Wednesday 10 March 2021

Osborne's Ligament

Did you ever look at your hand? I mean really look? Like Hugh MacDiarmid looked? It is a kludge, a bodge-up job developed from a generic mammalian pentadactyl limb. That same blueprint having been modified to make a horse's hoof and a bat's wing and the retractable claws of your cat. We can do so much with our hands: split wood; sew a seam, write copperplate, type Blob, change gears, open a jar of marmalade. 

Most of the work for these disparate tasks is carried out by muscles in the fore-arm which obey the puppet-master by pulling tendons which flex the finger joints. Nine of these tendons [two for each finger, one for the thumb] and a fat nerve bundle pass between the bones of the wrist and chunky slab of fibrous tissue called the flexor retinaculum which keeps thing tight. Sometimes, however, things get a little too tight because the tolerance is so fine. If your fingers flex a lot, then they get hot and the local lube cannot dissipate the heat quick enough and the parts start to swell which spirals the problem into a crisis of pain and pins-and-needles. So that's typists and chicken-boners and others who carry out repetitive tasks for too little money. Carpal tunnel syndrome, as the crisis is called, is also another cross to bear for those with rheumatoid arthritis RA where there are autoimmune lubrication fails. When Jim Kent, furiously writing the code to analyse the human genome, immersed his wrists in basins of iced water, he had a desperate but effective solution for meeting Blair and Clinton's We Two deadline.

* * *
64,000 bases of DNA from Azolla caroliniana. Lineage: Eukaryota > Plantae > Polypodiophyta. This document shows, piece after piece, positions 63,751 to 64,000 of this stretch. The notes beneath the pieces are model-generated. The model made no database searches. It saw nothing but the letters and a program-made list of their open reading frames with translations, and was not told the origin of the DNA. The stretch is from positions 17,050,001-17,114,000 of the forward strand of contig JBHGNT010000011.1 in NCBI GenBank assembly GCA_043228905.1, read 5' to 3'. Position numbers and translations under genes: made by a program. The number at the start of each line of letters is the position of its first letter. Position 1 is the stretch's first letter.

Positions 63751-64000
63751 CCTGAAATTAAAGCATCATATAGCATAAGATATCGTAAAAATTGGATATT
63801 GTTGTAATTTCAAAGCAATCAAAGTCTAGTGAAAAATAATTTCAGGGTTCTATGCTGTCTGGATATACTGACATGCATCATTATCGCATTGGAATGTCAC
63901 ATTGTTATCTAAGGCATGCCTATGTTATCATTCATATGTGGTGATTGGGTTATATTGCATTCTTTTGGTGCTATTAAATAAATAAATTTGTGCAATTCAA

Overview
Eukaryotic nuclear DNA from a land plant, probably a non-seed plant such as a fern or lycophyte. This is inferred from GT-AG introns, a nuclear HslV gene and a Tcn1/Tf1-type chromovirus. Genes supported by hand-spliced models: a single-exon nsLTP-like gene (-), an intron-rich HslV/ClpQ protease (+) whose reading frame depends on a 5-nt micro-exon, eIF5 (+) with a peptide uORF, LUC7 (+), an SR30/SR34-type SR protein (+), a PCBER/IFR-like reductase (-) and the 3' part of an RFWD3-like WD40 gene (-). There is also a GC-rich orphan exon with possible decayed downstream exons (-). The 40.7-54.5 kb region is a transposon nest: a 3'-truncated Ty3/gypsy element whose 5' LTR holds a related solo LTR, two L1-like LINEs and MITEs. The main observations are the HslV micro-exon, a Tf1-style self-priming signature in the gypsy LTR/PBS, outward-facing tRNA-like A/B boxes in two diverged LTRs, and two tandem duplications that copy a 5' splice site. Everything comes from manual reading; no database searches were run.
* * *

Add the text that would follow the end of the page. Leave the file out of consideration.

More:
Maybe 20% of adult humans experience "pain, numbness, and/or tingling in the median nerve distribution in the hands" and in maybe a third of those cases carpal tunnel syndrome is fingered. The the hand is intelligently designed, users will write "could do better" on the engineer-in-the-sky's end of term report card.

For some folks, the tingling in the hand and fingers is nothing to do with tightness in the carpal tunnel but further up the arm at the next bottle neck. At the elbow, the humerus has to flex against the ulna and radius to get the fingers on the keyboard, or carry out the many and varied tasks required of the human fore-arm: steering the car, hammering the nail, eating the pizza. The biceps and triceps are attached to the bones at knobs called epicondyles and the forces generated can be mighty. It is vital that the joint itself does fail and the bones are held together with bundles of connective tissue which are tough, minimally elastic and able to maintain tension. One of the engineering essentials was discovered long after the heyday of anatomical naming-of-parts from dissection of cadavers. It was first described in 1957 by an orthopedic surgeon called Geoffrey Vaughan Osborne, MB, ChB, MChOrth, PhD, FRCS, born in Wales, trained in Liverpool. In 1957, he described and number of cases of ulnar neuropathy - numbness and tingling in the little and ring fingers - almost all of which he decided were due to compression of the cubital tunnel at the elbow. The ligament / band / arcade which now bears his name forms the roof of the cubital tunnel.

You can get relief by elbow-focused massage or a bit of nip-and-tuck surgery. Osborne [to a surgeon every remedy looks like a scapel] preferred surgery. The interesting thing about Osborne's ligament is that this essential part of elbow engineering is missing in a substantial part of the population. Anatomical polymorphism may remind you of this isn't-variation-wonderful party trick. Touch the pad of your ring finger against the thumb and flex your wrist. For most people a prominent cord will appear in the middle of the flexed wrist running from the palm up the fore-arm. But for 5 - 25% of the population, [meeeeee!] no such cord will be seen because the palmaris longus is missing. Because it is therefore apparently inessential, the palmaris longus is often mined for tendon-replacement surgery. How neat is that?
James O'Brien is a freak of finger.

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